Directed by Peter Byck
Produced by Byck, Craig Sieben, Karen Weigert, Artemis Joukowsky & Chrisna van Zyl
Written by Byck, Eric Driscoll, Matt Weinhold & Weigert
Released by Clayway Media
USA. 82 min. Not Rated
Somewhere between classroom learning aid and Dateline special, Carbon Nation is another graphic-happy and prescriptive documentary about our flailing environment. This latest iteration of celluloid finger wagging at apathetic polluters tackles the frightening state of global carbon emissions, but with an unusual emphasis on what we’re doing right and how easy it is to do much more. More unusual still is the nonjudgmental approach to climate-change-naysayers, who, the film suggests, don’t need to believe in man-made global warming to cozy up to the green initiatives at their disposal.
A review of American wind farms, refrigerator recycling plants, low-income green job programs, among many other eco-friendly ventures, comes up with a double-pronged conclusion: not only are they good for the earth, they are also good for business. A factory can significantly boost its profits by recycling the heat it emits, funneling it back into the plant as a free source of power. Taping into geothermal energy, as is already being done in Alaska, can result in one of the cheapest sources of energy around. The visionary behind a geothermal power plant, Bernie Karl, doesn’t believe in man-made climate change, but he does believe in saving money, and, when it comes to the water bubbling beneath our feet, green = cheap.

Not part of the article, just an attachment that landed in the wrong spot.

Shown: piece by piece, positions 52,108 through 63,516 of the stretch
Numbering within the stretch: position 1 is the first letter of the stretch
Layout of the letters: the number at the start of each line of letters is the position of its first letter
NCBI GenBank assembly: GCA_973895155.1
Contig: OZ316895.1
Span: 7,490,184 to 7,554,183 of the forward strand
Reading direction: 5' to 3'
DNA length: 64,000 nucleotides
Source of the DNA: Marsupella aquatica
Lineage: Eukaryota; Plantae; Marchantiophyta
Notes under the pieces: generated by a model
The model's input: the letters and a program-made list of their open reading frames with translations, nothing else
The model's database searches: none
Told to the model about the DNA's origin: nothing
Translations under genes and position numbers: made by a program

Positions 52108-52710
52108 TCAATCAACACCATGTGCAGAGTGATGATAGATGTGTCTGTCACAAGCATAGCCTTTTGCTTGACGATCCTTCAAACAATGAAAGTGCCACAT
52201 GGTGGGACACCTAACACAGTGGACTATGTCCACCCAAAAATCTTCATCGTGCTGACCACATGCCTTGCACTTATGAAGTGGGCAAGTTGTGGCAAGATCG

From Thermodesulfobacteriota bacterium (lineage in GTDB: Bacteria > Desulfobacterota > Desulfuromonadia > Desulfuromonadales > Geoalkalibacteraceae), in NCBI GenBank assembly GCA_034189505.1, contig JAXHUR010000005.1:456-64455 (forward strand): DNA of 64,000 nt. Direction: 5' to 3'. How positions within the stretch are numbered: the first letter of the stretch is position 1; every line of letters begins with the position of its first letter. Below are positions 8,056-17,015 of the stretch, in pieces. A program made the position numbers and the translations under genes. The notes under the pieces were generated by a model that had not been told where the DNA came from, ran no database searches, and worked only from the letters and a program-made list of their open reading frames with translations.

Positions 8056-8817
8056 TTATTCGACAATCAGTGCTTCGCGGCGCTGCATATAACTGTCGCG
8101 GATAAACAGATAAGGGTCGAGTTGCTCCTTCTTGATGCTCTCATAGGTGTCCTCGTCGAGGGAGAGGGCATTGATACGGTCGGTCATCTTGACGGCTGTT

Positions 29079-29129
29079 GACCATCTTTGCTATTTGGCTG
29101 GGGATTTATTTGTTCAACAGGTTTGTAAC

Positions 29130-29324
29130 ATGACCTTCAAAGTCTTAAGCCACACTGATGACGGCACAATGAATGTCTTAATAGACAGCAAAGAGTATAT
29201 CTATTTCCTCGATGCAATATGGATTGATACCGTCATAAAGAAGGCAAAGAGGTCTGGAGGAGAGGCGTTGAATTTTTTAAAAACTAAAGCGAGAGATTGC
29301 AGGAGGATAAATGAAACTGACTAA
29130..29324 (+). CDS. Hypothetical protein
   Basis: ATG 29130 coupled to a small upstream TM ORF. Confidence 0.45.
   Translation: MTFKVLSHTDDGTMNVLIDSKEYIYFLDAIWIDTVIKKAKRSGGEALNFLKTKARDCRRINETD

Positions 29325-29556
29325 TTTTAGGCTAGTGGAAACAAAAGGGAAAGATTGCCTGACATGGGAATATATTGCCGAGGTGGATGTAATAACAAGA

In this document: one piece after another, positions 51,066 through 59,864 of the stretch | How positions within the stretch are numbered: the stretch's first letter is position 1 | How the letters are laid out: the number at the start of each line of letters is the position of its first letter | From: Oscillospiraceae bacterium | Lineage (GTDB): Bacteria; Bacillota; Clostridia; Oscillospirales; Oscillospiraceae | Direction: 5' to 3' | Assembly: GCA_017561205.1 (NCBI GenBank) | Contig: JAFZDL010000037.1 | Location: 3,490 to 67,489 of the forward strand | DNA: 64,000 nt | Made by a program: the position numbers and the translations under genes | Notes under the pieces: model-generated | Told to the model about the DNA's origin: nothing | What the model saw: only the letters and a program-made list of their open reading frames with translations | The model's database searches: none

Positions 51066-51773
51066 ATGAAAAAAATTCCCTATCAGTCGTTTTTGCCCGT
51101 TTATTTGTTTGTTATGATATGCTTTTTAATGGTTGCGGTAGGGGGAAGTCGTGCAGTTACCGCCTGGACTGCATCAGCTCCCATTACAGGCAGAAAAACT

Though the film is littered with menacing predictions of what will happen in the near future if nothing is done to curb carbon emissions (floods, droughts, the works), it, in its infinite pragmatic wisdom, appeals to our greed more than our conscience. Over and over again we see examples of how renewable energy is the most frugal alternative. And though this sometimes hints more at a debt consolidation infomercial than documentary, this call to arms may in fact be far more effective.
But if green alternatives are as economical, easy to implement, and, oh yes, imperative to our planet’s survival, why do they still represent such a small percentage of our energy sources? While Carbon Nation casts a wide net over environmental problems and solutions, it steers clear of these hypotheses, never implicating corporate interests and powerful lobbyists as the critical roadblock to change. And maybe this is a good thing because the choir already has energy-star light bulbs, and at this critical hour, it’s better to preach without a lurking liberal agenda scaring away possible converts. Yana Litovsky